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Hoffmann, R. A wiki for the life sciences where authorship matters. Nature Genetics (2008)

Reduced histidine-rich glycoprotein levels in plasma of patients with advanced liver cirrhosis. Possible implications for enhanced fibrinolysis.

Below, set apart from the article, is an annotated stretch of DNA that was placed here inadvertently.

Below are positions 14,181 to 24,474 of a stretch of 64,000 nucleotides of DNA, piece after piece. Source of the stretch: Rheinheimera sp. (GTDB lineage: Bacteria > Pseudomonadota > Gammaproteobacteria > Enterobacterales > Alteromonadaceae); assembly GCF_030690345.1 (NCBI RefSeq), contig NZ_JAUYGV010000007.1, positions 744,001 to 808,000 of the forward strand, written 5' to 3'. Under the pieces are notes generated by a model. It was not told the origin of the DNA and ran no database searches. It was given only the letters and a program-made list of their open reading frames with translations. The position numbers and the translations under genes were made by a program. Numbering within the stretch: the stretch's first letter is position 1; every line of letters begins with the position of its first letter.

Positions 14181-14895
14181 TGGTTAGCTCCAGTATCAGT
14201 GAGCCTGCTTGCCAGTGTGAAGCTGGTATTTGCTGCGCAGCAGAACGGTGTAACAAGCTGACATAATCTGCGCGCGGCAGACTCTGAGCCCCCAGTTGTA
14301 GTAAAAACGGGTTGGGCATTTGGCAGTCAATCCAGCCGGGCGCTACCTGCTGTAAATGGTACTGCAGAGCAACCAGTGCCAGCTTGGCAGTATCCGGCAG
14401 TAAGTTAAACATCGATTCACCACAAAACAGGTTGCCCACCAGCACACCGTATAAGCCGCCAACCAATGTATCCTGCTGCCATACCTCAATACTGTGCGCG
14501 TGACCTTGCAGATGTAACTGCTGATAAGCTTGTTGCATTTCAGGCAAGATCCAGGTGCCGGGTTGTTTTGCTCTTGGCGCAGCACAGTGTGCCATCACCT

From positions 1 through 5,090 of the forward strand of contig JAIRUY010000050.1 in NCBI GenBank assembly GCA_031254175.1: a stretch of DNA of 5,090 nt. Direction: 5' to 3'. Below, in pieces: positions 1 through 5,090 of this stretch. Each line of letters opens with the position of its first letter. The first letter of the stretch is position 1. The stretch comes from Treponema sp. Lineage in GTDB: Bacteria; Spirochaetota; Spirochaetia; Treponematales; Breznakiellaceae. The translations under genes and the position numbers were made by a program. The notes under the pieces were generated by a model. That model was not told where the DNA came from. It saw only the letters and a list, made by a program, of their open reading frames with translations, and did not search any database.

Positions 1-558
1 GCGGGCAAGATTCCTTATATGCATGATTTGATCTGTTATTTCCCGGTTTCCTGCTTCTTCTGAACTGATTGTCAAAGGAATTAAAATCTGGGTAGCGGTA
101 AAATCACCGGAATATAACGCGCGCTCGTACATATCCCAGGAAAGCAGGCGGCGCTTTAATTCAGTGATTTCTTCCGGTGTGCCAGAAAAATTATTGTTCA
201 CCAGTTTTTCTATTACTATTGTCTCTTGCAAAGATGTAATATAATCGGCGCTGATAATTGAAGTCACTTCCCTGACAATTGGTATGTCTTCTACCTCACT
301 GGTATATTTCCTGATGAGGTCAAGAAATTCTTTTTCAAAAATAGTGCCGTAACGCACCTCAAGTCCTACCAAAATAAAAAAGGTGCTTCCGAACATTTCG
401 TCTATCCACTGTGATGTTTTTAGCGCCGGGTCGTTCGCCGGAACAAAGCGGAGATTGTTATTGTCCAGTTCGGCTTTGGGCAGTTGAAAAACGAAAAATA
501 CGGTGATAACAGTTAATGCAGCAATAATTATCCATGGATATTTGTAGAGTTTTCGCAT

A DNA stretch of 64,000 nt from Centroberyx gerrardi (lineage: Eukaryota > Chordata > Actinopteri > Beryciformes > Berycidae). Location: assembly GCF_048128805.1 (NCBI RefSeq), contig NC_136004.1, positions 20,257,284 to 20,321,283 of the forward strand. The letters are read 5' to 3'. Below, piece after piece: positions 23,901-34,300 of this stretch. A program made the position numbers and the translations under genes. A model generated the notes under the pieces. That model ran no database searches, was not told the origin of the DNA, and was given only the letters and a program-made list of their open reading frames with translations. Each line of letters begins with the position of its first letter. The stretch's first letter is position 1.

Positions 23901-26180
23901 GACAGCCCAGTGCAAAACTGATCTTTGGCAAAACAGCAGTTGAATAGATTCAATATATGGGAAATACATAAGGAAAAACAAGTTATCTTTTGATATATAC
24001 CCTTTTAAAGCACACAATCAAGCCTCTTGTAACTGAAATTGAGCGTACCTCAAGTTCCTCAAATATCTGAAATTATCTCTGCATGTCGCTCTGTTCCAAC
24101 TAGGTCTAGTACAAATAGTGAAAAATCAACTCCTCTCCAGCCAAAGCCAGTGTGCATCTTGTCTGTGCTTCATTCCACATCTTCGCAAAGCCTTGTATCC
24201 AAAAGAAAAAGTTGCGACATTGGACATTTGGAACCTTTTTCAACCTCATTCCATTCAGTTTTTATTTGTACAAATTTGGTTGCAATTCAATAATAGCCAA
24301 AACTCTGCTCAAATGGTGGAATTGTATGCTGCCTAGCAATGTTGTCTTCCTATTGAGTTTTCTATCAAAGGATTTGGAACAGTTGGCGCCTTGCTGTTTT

Histidine-rich glycoprotein is a 3.8s alpha 2-glycoprotein of human plasma originally isolated in 1972 [1,2]. The biologic function of histidine-rich glycoprotein, however, is unknown. A recent report suggests that histidine-rich glycoprotein binds to the high-affinity lysine- binding sites of plasminogen and that histidine-rich glycoprotein may retard fibrinolysis by interfering with the binding of plasminogen to fibrin [3]. We have measured the plasma titers of histidine-rich glycoprotein in normal subjects and patients with advanced hepatic cirrhosis by single radial immunodiffusion with a monospecific antiserum. The levels in 22 patients were 7.0 +/- 2.5 mg/dl (mean +/- SD), whereas those in 20 control subjects were 11.8 +/- 2.7 (p less than 0.001). Upon two-dimensional crossed immunoelectrophoresis, the pattern of histidine-rich glycoprotein in liver cirrhosis was similar to that of normal histidine-rich glycoprotein. Since histidine-rich glycoprotein seems to function as an antifibrinolytic agent, the decreased titers in cirrhosis may be one factor contributing to the enhanced fibrinolysis commonly seen in this disorder.[1]


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